Balancing Inertia, Innovation, and Imitation in Complex Environments

By Hodgson, Geoffrey M.; Knudsen, Thorbjorn | Journal of Economic Issues, June 2006 | Go to article overview
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Balancing Inertia, Innovation, and Imitation in Complex Environments


Hodgson, Geoffrey M., Knudsen, Thorbjorn, Journal of Economic Issues


Since Thorstein Veblen, perennial themes in institutionalist writings have included the role of imitation (or emulation) and the tension between inertia (or conservatism) and innovation in individual and organizational behavior. Prior models of organizational behavior have examined two search processes that represent this tension. One is local search, in which an organization restricts experimentation to a single attribute at a time. In contrast, distant search is associated with changing all of the organization's attributes, in other words, extreme innovativeness. In both cases, the organization adopts the new form if its fitness is thereby improved.

Previous research has established that high levels of complexity favor extreme innovativeness (distant search) over a modest level of inertia (local search). However, it is unclear if organizations balancing inertia and innovativeness at intermediate levels may have an advantage over these extremes (Sorenson 2002). In order to address this gap in our knowledge, we are here concerned with balancing inertia and innovativeness in task environments of intermediate complexity, in other words, when organizational attributes are more or less interdependent. The present work is related to literature which has developed agent-based models of interacting innovators and imitators. Peter Allen and J. M. McGlade (1986) described two distinct search strategies among fishing vessels: "stochasts" who randomly seek out new areas, and "cartesians" who watch where stochasts go and then fish in the most promising areas. The fisheries model is a topical variation on the well-known exploitation-exploration problem (March 1991), with stochasts representing the exploration pole and cartesians representing the exploitation pole. (1) In social organizations, innovation and imitation is usually a mixture, however, rather than distinct modes of behavior in different kinds of organization. Also, the complexity of the task environment may influence the viable proportion of innovation and imitation in a social organization. To address these issues, we characterize organizations with mixtures of innovation and imitation and examine how the viable mixture is influenced by the complexity of the task environment.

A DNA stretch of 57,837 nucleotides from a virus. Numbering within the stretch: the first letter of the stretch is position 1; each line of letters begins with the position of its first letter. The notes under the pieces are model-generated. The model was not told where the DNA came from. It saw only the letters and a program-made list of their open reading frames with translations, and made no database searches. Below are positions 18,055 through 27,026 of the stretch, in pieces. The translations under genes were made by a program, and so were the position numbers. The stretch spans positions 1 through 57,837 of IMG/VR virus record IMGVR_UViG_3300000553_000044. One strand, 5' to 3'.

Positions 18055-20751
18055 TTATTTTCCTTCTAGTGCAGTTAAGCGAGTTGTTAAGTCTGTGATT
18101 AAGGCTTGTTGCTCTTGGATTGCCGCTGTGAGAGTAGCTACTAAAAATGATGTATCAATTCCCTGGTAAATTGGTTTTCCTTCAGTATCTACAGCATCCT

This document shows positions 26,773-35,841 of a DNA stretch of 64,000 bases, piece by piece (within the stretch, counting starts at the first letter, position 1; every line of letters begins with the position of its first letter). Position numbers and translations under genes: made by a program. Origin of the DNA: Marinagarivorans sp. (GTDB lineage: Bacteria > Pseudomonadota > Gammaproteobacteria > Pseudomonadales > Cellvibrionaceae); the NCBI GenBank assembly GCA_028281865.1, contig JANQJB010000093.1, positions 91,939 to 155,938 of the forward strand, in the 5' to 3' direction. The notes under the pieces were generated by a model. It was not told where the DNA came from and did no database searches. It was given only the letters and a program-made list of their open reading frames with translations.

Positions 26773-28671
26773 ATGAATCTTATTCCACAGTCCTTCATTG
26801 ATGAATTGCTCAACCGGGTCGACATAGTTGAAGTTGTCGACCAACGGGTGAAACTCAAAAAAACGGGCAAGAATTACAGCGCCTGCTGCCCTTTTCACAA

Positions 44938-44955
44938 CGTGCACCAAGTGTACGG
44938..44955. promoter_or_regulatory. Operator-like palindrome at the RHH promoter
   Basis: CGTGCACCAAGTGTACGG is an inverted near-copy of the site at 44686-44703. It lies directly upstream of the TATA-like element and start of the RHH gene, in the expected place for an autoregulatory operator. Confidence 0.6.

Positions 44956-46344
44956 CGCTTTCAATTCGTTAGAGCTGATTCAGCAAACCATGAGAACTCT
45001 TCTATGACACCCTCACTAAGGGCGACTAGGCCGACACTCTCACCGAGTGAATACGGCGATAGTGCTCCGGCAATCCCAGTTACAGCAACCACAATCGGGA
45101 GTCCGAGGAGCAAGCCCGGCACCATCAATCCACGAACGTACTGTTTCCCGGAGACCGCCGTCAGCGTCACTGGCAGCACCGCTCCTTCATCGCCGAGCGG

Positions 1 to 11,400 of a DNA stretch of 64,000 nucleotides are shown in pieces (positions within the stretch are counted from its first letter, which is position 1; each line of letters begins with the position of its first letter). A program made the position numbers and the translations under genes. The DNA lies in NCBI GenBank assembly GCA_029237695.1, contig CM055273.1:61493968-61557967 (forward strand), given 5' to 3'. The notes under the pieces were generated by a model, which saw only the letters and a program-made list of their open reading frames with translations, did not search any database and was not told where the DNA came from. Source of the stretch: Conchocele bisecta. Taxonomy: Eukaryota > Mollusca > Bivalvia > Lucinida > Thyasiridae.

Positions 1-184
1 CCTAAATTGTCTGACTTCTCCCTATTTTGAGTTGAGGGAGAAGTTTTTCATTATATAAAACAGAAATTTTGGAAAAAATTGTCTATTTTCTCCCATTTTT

The next section develops a modeling structure on the basis of Stuart Kauffman's (1993) NK model. This is followed by sections providing results and a conclusion.

The Model

Organizational Forms and Fitness

Kauffman's (1993) NK model has been widely employed in the study of organizations (Ethiraj and Levinthal 2004; Gavetti and Levinthal 2000; Levinthal 1997; McKelvey 1999; Rivkin and Siggelkow 2003; Sorenson 2002). We use a variant of this model and specify a set of possible organizational forms as consisting of N attributes. Each attribute can take on two states, so there are [2.sup.N] different organizational forms. The fitness landscape created by the NK model is a mapping of the set of attributes onto fitness values. The fitness values of each of the N attributes are determined by random draws from a uniform distribution over the unit interval. The fitness of the organizational form is the average of the values assigned to each of its N attributes.

Organizational attributes can be more or less interdependent; the value of each of the N individual attributes is affected by both the state of that attribute itself and the states of K other attributes. If K = 0, there are no interdependencies among the attributes of an organization's form. As K increases, more and more attributes become interdependent. With K = N - 1, all attributes of an organization's form are interdependent. The number of interdependencies given by K determines the surface of the fitness landscape. With K = 0, the fitness surface is smooth. As K increases, the fitness surface becomes more rugged. That is, higher K leads to a loss of order in the correspondence between organizational forms and fitness values.

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